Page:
Born Free USA In The News
Virginia McKenna, star of the iconic film, Born Free, and her son, Will Travers, Born Free CEO, sit down for an informative interview with London Evening Standard about the ongoing plight of elephants in the bloody ivory trade.
Link: London Evening Standard
Born Free USA’s Executive Vice President, Adam Roberts, recounts his experience at the historic November 14 ivory crush near Denver, Colorado--and meticulously explains the significance of the event. The crush was not only meant to send a message about destroying the value of ivory, but about crushing elephant poaching, wildlife trafficking, and other practices that harm wild animals.
Link: Advocacy for Animals
Born Free USA and the Humane Society of the United States report that more than half of the wildlife refuges in the National Wildlife Refuge System allow trapping on their grounds. Legislation must be passed to ban these traps. Adam Roberts, Executive Vice President of Born Free USA, explains, “It is inexcusable to subject any animal to such a fate on lands intended for their preservation.”
“Blackfish,” the acclaimed 2013 documentary that exposes abuse and exploitation in the captive marine mammal industry, has educated audiences about the dangers of supporting SeaWorld—and now, three popular musical acts have cancelled upcoming shows at the theme park. Will Travers, CEO of Born Free, believes that this film will “change public attitudes” toward orcas, just as the 1966 film "Born Free" did for lions.
Link: The Guardian
In the Business Day section of The New York Times, Will Travers, CEO of Born Free USA and the Born Free Foundation, recounts his most memorable travel experiences--including the careful transport of Rocky, a rescued captive dolphin.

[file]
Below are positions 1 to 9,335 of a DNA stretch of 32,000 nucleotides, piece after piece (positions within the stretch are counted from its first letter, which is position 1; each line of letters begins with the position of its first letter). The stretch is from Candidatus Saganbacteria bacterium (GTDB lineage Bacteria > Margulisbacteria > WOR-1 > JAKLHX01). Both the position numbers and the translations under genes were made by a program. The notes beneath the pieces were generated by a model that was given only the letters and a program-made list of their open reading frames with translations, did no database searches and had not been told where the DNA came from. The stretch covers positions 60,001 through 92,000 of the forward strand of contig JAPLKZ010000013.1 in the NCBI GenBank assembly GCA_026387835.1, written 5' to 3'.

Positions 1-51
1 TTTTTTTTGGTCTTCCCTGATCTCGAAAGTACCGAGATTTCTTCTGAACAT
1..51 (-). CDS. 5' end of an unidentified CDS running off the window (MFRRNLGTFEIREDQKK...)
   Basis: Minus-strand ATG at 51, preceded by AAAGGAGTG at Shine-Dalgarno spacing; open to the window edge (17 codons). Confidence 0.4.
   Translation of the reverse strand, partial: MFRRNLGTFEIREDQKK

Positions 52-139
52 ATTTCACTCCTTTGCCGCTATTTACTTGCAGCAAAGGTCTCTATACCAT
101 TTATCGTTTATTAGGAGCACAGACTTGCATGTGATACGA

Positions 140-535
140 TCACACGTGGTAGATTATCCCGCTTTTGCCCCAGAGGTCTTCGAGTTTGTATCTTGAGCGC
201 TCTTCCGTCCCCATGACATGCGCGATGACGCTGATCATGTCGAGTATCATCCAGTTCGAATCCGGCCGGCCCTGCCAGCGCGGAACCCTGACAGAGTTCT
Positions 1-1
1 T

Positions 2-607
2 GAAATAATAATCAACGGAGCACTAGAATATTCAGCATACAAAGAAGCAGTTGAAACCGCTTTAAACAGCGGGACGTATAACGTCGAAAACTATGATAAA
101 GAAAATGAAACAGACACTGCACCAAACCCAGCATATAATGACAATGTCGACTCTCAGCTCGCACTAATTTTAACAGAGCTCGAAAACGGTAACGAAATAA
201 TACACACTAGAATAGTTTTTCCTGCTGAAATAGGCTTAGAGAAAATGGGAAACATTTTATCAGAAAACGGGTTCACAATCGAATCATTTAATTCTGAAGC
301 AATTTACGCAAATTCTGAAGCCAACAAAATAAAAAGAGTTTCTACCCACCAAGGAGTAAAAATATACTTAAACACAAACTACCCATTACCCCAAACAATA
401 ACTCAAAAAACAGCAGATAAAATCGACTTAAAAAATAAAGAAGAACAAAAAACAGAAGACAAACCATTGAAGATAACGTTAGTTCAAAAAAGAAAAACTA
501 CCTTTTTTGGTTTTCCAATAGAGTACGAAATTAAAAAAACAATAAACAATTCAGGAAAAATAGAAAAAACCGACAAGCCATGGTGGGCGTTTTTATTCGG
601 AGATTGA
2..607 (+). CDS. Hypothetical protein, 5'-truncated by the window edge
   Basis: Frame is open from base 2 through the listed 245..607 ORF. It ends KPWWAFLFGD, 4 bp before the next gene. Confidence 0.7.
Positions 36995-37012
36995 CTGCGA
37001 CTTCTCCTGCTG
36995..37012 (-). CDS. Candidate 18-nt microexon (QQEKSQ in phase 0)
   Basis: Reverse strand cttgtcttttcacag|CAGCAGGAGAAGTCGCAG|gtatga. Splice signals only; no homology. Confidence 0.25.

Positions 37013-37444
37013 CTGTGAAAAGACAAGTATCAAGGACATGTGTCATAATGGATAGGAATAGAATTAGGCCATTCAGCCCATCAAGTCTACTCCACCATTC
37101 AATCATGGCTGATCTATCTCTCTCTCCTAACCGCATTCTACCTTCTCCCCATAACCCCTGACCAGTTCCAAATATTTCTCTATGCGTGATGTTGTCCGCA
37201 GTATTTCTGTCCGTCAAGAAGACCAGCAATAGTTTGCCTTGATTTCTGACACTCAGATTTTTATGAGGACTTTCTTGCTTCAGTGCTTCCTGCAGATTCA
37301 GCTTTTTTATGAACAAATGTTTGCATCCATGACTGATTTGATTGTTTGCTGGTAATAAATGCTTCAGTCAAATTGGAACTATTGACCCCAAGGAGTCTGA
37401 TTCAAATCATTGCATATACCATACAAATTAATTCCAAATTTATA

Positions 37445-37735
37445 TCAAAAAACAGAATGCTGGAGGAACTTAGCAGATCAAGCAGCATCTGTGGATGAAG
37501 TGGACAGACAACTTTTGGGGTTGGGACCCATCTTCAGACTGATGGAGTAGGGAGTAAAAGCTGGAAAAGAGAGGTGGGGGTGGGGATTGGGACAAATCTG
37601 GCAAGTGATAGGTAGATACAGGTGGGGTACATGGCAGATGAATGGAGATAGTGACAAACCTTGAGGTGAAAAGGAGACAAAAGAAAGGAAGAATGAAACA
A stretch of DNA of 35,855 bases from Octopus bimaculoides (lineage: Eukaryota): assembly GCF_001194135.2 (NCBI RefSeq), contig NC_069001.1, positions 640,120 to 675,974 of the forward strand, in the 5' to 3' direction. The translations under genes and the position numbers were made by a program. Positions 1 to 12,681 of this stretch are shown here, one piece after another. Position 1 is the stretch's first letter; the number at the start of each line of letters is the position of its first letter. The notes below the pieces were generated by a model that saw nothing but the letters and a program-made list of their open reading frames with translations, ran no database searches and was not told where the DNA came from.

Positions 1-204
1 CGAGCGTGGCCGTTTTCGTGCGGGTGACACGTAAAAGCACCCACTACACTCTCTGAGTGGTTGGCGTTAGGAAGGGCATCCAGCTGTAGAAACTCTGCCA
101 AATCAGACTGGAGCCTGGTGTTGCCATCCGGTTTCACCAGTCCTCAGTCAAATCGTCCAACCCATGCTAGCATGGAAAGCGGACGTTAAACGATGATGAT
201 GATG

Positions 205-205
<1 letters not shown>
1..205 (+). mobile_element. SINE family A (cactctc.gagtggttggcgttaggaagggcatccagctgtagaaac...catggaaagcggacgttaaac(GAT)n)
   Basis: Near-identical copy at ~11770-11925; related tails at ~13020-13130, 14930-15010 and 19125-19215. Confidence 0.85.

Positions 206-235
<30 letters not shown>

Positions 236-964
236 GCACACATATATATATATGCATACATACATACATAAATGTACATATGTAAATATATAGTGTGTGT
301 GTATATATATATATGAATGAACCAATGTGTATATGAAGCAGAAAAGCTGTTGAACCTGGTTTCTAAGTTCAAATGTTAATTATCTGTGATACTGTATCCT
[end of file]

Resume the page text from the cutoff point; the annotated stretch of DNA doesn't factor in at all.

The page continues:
Link: The New York Times
As nine baboons continue to settle in at the Born Free USA Primate Sanctuary after being retired from a research lab—what Born Free USA's Executive Vice President, Adam Roberts, calls "a happy ending for these lucky nine"—the discussion turns to the utilization of primates for research purposes. The U.S. remains the world's biggest user of primates in biomedical research, despite developments in alternative research tools that render primate-based research "largely unnecessary."
Link: The Star
In an interview with the Associated Press, Adam Roberts, Executive Vice President of Born Free USA, explains how the U.S. Fish and Wildlife Service's November 14 ivory crush is intended to deter elephant poaching. Born Free estimates that more than 30,000 elephants were slaughtered just last year: a considerable portion of the entire African elephant population.
On November 14, wildlife conservationists gathered near Denver for the U.S. Fish and Wildlife Service's historic crush of 5.4 tons of elephant ivory. This event raised awareness of the illicit ivory trade, but advocates are still tasked with the complex, expensive challenge to combat dangerous poachers. Adam Roberts, Executive Vice President of Born Free USA, asserts that night vision gear will be one critical tool for African park rangers to catch elephant poachers in the act.
Link: Denver Post